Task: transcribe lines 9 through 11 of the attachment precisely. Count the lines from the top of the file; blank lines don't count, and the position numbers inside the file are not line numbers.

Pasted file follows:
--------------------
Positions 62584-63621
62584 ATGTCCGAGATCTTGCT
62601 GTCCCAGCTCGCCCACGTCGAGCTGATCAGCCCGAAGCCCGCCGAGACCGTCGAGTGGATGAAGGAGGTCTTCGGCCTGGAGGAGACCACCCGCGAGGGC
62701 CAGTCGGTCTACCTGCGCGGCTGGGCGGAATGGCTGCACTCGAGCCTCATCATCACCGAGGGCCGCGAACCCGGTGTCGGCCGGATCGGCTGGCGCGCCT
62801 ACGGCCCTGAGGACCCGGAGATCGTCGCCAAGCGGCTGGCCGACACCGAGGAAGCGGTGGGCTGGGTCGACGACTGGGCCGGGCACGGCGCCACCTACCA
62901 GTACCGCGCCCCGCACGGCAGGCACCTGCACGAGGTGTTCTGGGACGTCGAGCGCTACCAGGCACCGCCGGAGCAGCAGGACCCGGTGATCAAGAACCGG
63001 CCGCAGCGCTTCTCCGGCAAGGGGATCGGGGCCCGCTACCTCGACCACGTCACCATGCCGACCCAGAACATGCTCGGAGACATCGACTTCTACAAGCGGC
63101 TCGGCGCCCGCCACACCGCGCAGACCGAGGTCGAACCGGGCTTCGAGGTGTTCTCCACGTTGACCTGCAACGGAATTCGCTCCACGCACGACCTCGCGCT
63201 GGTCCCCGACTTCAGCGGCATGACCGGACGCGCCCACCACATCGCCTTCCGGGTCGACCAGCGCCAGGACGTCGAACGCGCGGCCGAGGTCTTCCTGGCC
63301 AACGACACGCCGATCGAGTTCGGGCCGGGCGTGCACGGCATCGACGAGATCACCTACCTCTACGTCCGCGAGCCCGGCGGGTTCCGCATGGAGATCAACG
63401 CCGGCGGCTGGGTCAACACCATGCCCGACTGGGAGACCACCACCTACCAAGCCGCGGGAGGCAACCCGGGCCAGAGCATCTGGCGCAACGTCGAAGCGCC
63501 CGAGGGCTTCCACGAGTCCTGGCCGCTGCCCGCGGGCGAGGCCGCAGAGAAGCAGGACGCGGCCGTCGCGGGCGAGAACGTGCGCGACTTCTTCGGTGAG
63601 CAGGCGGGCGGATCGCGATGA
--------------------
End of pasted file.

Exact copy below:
63201 GGTCCCCGACTTCAGCGGCATGACCGGACGCGCCCACCACATCGCCTTCCGGGTCGACCAGCGCCAGGACGTCGAACGCGCGGCCGAGGTCTTCCTGGCC
63301 AACGACACGCCGATCGAGTTCGGGCCGGGCGTGCACGGCATCGACGAGATCACCTACCTCTACGTCCGCGAGCCCGGCGGGTTCCGCATGGAGATCAACG
63401 CCGGCGGCTGGGTCAACACCATGCCCGACTGGGAGACCACCACCTACCAAGCCGCGGGAGGCAACCCGGGCCAGAGCATCTGGCGCAACGTCGAAGCGCC